Meet Dr. Melanie Pieber, the Department’s newest postdoctoral fellow
I was born in Austria as the younger of two girls. After graduating from high school I was the first one of my family to attend university. I did my bachelor studies in medical and pharmaceutical biotechnology at the University of Applied Sciences in Krems, a small private university in lower Austria. I have always enjoyed spending time abroad, therefore I decided to do my bachelor thesis work at the Johns Hopkins University in Baltimore. It was a great opportunity to get a first glimpse of what real research looks like at a big university and it was an amazing experience. After coming back from Baltimore, life in a small town started to get a bit boring so I decided to get a change of scenery. I moved to Berlin, Germany, to do a master's in molecular medicine at the Charite Berlin.
I spent the best three and a half years of my life in Stockholm. The research environment at KI is fantastic. No one is afraid of sharing their results or asking for advice and reaching out to start new collaborations.
After finishing my studies I decided to do a PhD, and what would be a better place for that then the home of the Nobel Prize in Physiology and Medicine? I couldn’t think of any so I embarked on a new adventure in yet another new country and moved to Stockholm, Sweden, to do my PhD studies at the Karolinska Institute (KI). I spent the best three and a half years of my life in Stockholm. The research environment at KI is fantastic. No one is afraid of sharing their results or asking for advice and reaching out to start new collaborations. It was an amazing time which made me flourish as a young researcher. My PhD thesis work focused on microglia depletion models and how microglia can contribute to neurodegenerative diseases if certain factors are missing in the microglia niche. Our work significantly contributed to understanding how macrophage and microglia niches are regulated and how an imbalance in this delicately regulated system can lead to devastating diseases. I worked in the group of Prof. Harris, who supported me in anything I wanted to do and still is supporting me with reference letters and advice whenever I ask him.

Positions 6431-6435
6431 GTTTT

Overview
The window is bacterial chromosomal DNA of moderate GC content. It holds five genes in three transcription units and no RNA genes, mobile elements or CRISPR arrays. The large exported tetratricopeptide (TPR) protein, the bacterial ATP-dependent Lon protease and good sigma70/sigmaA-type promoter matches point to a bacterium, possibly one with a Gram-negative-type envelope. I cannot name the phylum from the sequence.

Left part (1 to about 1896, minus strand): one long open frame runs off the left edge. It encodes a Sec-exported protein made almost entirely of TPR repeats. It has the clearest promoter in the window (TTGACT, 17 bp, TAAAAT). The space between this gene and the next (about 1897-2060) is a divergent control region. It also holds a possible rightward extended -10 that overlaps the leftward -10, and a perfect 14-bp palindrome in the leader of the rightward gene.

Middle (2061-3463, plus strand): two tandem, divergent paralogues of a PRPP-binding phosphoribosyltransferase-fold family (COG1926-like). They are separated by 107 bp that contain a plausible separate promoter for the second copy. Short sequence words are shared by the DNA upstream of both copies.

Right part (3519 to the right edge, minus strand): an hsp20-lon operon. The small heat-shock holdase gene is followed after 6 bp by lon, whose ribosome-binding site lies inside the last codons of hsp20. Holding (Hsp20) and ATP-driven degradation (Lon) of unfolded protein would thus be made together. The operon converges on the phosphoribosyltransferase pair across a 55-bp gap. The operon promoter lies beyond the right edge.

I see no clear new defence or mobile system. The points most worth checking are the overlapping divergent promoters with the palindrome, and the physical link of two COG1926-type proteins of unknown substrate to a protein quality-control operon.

I met Dr. Quandt at a conference in Brisbane, Australia, in September 2018. One of my colleagues happened to talk to her and found out she was looking for a postdoc, so he gave me her contact information. Eager as I was, I immediately started to look for her in the crowd and eventually was able to sneak up on her and say hello. We had a nice chat and after a couple of calls after returning back to Sweden we decided it would be a good fit. I defended my thesis on April 26th 2019 and my partner Alex, our two cats Preston and Aaton and I moved to Vancouver just 3 days after. I started my post doc here at the Department of Pathology on May 1st and it’s been great so far. Dr. Quandt is an outstanding PI and mentor, never too busy to answer questions or write reference letters for grant applications. During my postdoc I will be working on projects related to neuroprotection in animal models of multiple sclerosis.
Outside of the lab, Alex and I enjoy rock climbing, hiking and camping or on rainy days just cuddling with our two fur-babies. We also like to travel, we’ve been to Sri Lanka, Bali, Tasmania, Greece and some other places and are currently planning our next trip to New Zealand in the coming spring.